This term is applied to general deterioration and changes in the quality of materials during shipment from the manufacturing unit and storage in dental office. The factors affecting such changes are temperature, humidity, time length of storage, type of container, contamination, etc. Certain items, like, X-ray films, drugs etc., must show an expiry date.

Properties of dental materials – Tarnish

Tarnish may be considered as a surface discolouration of a metal with associated loss of luster. In tarnish the chemical reaction between the restoration and the oral cavity are restricted to the restoration surface only. Although tarnish may be undesirable esthetically, it will not often destroy the restoration. In certain cases it helps in preventing the subsequent corrosion, however on the other hand in certain cases it a forerunner of corrosion process. This is one of the properties of dental materials.

Causes of Tarnish

(1) Formation of the hard deposits (Calculus).

(2) Soft deposits (Plaque).

(3) Discoloring food or medicines, e.g., coffee, Betadine mouth wash, iron preparations, etc.

(4) Formation of Oxides, Sulphides and Chlorides (which may work in long run as protection against corrosion).

(5) Smoking.

(6) Roughness of the restoration.

(7) Exposure to different temperature changes.

Properties of dental materials – Corrosion

Corrosion is a surface reaction of metals in the mouth from the components in saliva, food or oral atmosphere. Corrosion results from chemical reaction that penetrates into the body of the restoration. Corrosion usually eventually leads to the failure of the restoration. Both tarnish and corrosion occur more on the restoration with rough surface than on smooth surface. Corrosion around the margins of amalgam restoration is helpful as the corrosive products seal the margins. This is one of the properties of dental materials.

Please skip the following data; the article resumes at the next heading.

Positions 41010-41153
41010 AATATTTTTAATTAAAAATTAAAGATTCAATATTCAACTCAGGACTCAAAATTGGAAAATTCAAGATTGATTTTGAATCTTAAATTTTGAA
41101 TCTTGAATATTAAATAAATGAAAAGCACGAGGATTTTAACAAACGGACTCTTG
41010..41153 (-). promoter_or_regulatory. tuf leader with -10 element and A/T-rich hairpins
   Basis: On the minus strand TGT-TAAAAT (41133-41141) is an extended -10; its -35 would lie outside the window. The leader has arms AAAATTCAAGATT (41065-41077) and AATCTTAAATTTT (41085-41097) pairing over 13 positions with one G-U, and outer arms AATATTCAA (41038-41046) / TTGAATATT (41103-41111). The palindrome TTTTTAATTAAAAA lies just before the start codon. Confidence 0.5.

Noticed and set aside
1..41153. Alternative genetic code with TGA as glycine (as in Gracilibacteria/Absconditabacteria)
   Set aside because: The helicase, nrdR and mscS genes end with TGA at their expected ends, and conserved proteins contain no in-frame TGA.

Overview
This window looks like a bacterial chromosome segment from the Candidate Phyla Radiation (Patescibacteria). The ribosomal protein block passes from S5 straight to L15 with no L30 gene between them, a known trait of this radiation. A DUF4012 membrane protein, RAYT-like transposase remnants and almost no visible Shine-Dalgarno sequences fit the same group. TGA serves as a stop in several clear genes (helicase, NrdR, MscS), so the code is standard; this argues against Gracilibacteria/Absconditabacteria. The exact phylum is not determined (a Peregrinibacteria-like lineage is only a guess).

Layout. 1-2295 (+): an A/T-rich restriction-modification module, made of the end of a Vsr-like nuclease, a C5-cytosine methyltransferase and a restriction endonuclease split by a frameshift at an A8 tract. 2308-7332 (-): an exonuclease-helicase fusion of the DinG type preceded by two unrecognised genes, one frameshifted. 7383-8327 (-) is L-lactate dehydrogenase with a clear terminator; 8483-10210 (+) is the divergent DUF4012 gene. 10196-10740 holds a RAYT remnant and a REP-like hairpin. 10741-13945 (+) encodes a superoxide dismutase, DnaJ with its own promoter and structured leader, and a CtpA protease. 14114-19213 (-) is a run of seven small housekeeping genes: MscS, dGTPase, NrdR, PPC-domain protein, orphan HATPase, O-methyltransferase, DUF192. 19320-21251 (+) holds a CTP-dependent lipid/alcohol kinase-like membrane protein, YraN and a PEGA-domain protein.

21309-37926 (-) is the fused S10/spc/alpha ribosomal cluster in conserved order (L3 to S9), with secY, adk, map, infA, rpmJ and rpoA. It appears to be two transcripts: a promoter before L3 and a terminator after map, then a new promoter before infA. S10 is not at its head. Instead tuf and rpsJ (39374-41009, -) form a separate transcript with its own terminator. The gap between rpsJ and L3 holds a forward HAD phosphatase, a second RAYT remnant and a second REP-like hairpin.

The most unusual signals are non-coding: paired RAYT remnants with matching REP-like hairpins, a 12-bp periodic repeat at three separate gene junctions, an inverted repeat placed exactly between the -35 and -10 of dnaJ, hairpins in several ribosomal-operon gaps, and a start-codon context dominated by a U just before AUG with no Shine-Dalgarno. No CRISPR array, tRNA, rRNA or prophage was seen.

Factors Affecting the Corrosion

  • Composition of Alloy: Mixture of more metals in alloy increases chances of corrosion, Single metal usually reduces the chances of corrosion.
  • Homogenity of the alloy components.
  • Nobelity of the metal.
  • Stability of the molecular structures of the alloy.
  • Stress.
  • Environment (presence and composition of the medium).
  • Fluctuation of the temperature.
  • Exposure to chlorides, sulphides, oxides or acidic substance.
  • Food habits.
  • Roughness of the restoration.
  • Oral hygiene maintenance.

Classification of Corrosion to understand the properties of dental materials

(1) Chemical or Dry Corrosion. In this type the metal reacts to form oxides, suffides in the absence of electrolytes, e.g., formation of Ag2S, oxidation of alloy particle in dental amalgam.

(2) Electrolytic or Electro Chemical or Wet Corrosion. This requires the presence of water or other fluid electrolytes. There is a formation of free electrons and the electrolyte provides the pathway for the transport of the electrons.

Types of corrosion in understanding the properties of dental materials

(i) Galvanic Corrosion. The galvanic corrosion can happen due to: